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Marijuana industry exploded in Oklahoma. Why not Texas?

In 2018, nearly 57% of Oklahoma voters approved a ballot initiative legalizing medical marijuana. And since then, the industry has exploded.
Credit: AP
In this Wednesday, Feb. 26, 2020 file photo, marijuana plants are pictured at Baker Medical in Oklahoma City. Numbers from the Oklahoma Tax Commission show sales of medical marijuana in Oklahoma are continuing to smash records. (AP Photo/Sue Ogrocki, File)

DALLAS — If you’re a Texan who thinks marijuana is only available in liberal cities and states, the reality on your doorstep is much different. Oklahoma considers itself the reddest state in the nation. And it is now one of the largest producers of marijuana in the country, poised to lead the global industry into the future.

An Oklahoma Republican behind the bill that would expand the industry beyond medical marijuana and legalize the product (HB 3754) says his fellow Republicans should view it no differently than they view guns.

“We conservatives, for example, when we talk about gun policy, we talk about the more restrictions you put on guns, the more you hurt law-abiding citizens and criminals don’t care what kind of laws you put, or regulations you put, on firearms. Well, marijuana is not unlike that same situation,” Rep. Scott Fetgatter said on the latest episode of Y’all-itics.

In 2018, nearly 57% of Oklahoma voters approved a ballot initiative legalizing medical marijuana. And since then, the industry has exploded. By some estimates, it’s grown much larger than operations in states you may more readily associate with marijuana, such as California. But that’s also led to some big problems as the lack of regulation that allowed the growth in the first place is now struggling to keep up.

Listen to the latest episode of Y'all-itics here:

Rep. Fetgatter says truckloads of marijuana get driven across the Red River into Texas and he estimates that Oklahoma weed may now make up a third of all illicit marijuana sold in the eastern part of the United States. Another bill he filed, HB 3734, would change licensing rules in an attempt to improve regulation. This is vital, he says, because the genie isn’t going back into the bottle and marijuana will never be illegal again.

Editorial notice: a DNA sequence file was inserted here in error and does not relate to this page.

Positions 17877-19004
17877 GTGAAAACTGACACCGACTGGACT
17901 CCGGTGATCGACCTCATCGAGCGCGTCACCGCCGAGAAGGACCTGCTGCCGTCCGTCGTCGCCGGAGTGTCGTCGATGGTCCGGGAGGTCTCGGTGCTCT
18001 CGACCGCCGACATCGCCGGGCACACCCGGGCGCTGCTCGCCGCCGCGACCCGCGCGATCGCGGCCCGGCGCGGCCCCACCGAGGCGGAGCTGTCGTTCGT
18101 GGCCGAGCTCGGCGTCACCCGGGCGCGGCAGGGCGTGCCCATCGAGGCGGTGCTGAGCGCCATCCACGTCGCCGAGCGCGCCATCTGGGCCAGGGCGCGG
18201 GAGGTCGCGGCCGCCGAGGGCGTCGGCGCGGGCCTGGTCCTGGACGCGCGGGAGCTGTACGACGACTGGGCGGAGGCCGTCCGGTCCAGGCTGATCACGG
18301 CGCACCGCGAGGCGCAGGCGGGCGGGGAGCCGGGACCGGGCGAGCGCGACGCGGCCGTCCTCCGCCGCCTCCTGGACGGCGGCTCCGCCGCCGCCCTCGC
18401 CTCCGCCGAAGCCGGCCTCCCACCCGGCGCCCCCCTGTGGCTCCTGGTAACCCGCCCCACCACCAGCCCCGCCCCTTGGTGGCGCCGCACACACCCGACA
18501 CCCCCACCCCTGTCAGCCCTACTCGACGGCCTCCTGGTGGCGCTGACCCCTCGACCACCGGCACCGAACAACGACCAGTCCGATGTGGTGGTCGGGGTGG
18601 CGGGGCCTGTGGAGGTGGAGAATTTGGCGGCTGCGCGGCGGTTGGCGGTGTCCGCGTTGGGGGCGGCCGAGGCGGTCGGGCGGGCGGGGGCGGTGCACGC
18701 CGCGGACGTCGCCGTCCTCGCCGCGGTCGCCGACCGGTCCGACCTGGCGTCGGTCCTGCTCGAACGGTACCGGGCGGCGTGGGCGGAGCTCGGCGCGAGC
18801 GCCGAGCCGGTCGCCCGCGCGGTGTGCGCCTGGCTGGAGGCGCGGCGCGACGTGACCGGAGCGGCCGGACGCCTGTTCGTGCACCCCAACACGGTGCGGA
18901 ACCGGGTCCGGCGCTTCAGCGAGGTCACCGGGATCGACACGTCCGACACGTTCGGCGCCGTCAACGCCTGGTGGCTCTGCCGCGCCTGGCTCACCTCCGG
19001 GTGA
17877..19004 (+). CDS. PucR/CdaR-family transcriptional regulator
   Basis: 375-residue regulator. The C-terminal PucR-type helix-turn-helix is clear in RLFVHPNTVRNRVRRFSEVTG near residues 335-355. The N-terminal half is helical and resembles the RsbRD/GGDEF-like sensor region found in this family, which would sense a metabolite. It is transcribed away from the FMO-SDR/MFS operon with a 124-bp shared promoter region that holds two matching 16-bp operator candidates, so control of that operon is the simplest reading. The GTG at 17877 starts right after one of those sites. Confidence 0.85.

“The more information you get, the better opportunity you have to stop criminal activity. With that being said, the more access people have, the less criminal activity you have. And so, I relate it a lot to this is our generation’s prohibition on alcohol,” said the Republican from Okmulgee.

According the Oklahoma Medical Marijuana Association (OMMA), there are currently 8,137 growers in the state of Oklahoma, 2,232 dispensaries, 1,508 processors and 29 laboratories. All told, there are more than 12,000 businesses associated with Oklahoma’s medical marijuana industry. The OMMA also says the industry produced around $150 million dollars in tax revenue last year alone. And $53 Million went into education.

Rep. Fetgatter says during the 2018 vote, more than nine out of 10 voters in his most conservative precinct backed State Question 788.

“Conservative Republicans, they utilize marijuana just like anybody else does,” said Rep. Fetgatter. “When you look at the state of Oklahoma, 10% of our population has a medical marijuana card.”

Business owners associated with the industry have seen the good and the bad. Kimberly Moore served as a general manager of one dispensary, VP of operations at another. In her current business, she helps patients get their medical marijuana cards. She’s been on the ground since the beginning.

“Most people are doing things on the up and up. But there are some who aren’t. And there are always going to be loopholes,” Moore said. “So, speaking to people in the industry who are doing this every day, working with growers, working with patients, working with processors, speaking with folks like us, finding out those loopholes and closing those loopholes I think would be a major advancement.”

Adding more guardrails on the industry is a priority for Oklahoma lawmakers. Governor Kevin Stitt even called for stronger regulation in his annual State of the State address earlier this month. While Moore agrees there’s a need for some better rules, she doesn’t want lawmakers to go too far and ultimately harm the industry.

“They can’t roll it back, but I’m afraid they will put so many obstacles in the way that it will be death by a thousand prohibition cuts, that’s what I’m afraid of,” she said.

Rep. Scott Fetgatter has a message for Texas Republicans. Hear it in our latest episode of Y’all-itics. Cheers!

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